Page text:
Hidden costs can be the bane of a corporate event planner's life, but when you organise parties for charities, which struggle with budgets at the best of times, this problem is often exacerbated. It is something that Sarah Fitzer, fundraising and events manager at The Confectioners Benevolent Fund, finds most frustrating. "As a charity we are not VAT registered but a lot of suppliers assume we are," she explains.
"In one case, a production company quoted for an event and didn't mention VAT until the final invoice; it would have meant a 17.5% increase in the budget, which we couldn't afford."
Such is the importance of cost to Fitzer that over the past 18 months she has taken all of the charity's events in-house. "We have reduced the cost of events by about 30%," she reveals. "For me the enjoyment is knowing I have done it all and not paid anyone else to do it, and that I have control over the whole process."
The internet and exhibitions such as the RSVP show make it easier to access quality suppliers, and if Fitzer needs help she can turn to experienced planners. "The great thing is I can talk to Cadburys' event organiser and find out which entertainers or suppliers they would recommend," she says.
With this in mind, Fitzer is putting together the charity's biggest annual event, the Candy Ball, which is now in its 60th year. "We plan to use old-fashioned confectionery memorabilia and represent the decades through various types of entertainment," she says.
Fitzer also has to co-ordinate her ideas with regional committees made up of volunteers and headed by senior industry figures. "I meet up with these heads, put across my ideas and provide reasons for why they would be beneficial to the company," she explains.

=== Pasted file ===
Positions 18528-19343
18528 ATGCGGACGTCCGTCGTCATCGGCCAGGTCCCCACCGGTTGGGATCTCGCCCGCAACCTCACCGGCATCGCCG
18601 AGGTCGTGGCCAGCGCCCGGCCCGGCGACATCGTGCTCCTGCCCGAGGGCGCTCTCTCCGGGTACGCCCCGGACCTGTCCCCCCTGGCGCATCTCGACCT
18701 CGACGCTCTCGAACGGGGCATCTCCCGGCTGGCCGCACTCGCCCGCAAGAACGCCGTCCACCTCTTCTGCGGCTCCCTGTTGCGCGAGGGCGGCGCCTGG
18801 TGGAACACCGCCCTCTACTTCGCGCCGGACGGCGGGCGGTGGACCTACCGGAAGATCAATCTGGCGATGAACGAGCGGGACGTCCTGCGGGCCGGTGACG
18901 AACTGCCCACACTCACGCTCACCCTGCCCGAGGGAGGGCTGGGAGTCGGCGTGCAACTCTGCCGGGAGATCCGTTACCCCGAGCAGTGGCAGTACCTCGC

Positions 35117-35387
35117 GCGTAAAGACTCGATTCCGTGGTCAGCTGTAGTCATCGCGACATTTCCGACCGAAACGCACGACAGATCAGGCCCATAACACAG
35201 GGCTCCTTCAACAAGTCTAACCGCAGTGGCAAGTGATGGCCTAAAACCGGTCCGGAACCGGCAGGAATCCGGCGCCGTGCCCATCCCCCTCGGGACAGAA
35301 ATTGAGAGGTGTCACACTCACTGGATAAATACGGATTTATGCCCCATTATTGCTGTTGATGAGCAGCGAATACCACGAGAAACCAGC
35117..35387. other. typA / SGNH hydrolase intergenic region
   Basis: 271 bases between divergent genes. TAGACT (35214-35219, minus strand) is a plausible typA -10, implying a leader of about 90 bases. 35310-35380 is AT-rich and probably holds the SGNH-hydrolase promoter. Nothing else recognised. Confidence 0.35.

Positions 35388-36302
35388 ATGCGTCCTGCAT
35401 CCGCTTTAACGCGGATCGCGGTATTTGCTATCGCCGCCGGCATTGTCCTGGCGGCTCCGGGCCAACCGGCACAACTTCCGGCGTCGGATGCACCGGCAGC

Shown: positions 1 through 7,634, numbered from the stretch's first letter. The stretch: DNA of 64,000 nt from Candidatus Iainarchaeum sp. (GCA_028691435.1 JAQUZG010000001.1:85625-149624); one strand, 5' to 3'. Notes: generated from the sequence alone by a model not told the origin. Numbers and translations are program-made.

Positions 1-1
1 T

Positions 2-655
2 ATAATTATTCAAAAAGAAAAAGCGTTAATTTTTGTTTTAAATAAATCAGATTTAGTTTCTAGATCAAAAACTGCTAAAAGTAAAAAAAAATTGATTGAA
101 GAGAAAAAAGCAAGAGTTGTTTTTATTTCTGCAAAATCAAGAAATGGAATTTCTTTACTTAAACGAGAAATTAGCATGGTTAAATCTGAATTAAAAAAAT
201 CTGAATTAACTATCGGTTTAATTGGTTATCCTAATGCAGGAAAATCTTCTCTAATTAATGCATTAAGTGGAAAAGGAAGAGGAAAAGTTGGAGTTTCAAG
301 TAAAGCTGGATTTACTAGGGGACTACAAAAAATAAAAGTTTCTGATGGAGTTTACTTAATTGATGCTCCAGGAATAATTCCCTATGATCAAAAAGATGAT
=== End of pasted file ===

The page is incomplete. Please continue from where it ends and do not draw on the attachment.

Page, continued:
Ultimately, she wants to develop her role and create a team that would produce the charity's events as well as those of companies in her industry.
"The idea is we would receive a retainer for producing a confectioner's awards event, for example, and this money would go into the charity's fundraising pot," she says.
With her logical approach to organising events, coupled with an ability to multitask, there seems to be no reason why Fitzer cannot make her ideas a reality.
SARAH FITZER: IN BRIEF
2000: Events executive for Leicester Student Union, organising various events
2001: Safeway marketing and events executive
2003: Corporate events co-ordinator for Gold Group International. Involved in creating awards ceremonies and catalogue launches for Ann Summers
2005: Fundraising and events manager for The Confectioners Benevolent Fund where she is charged with organising three high-profile events a year.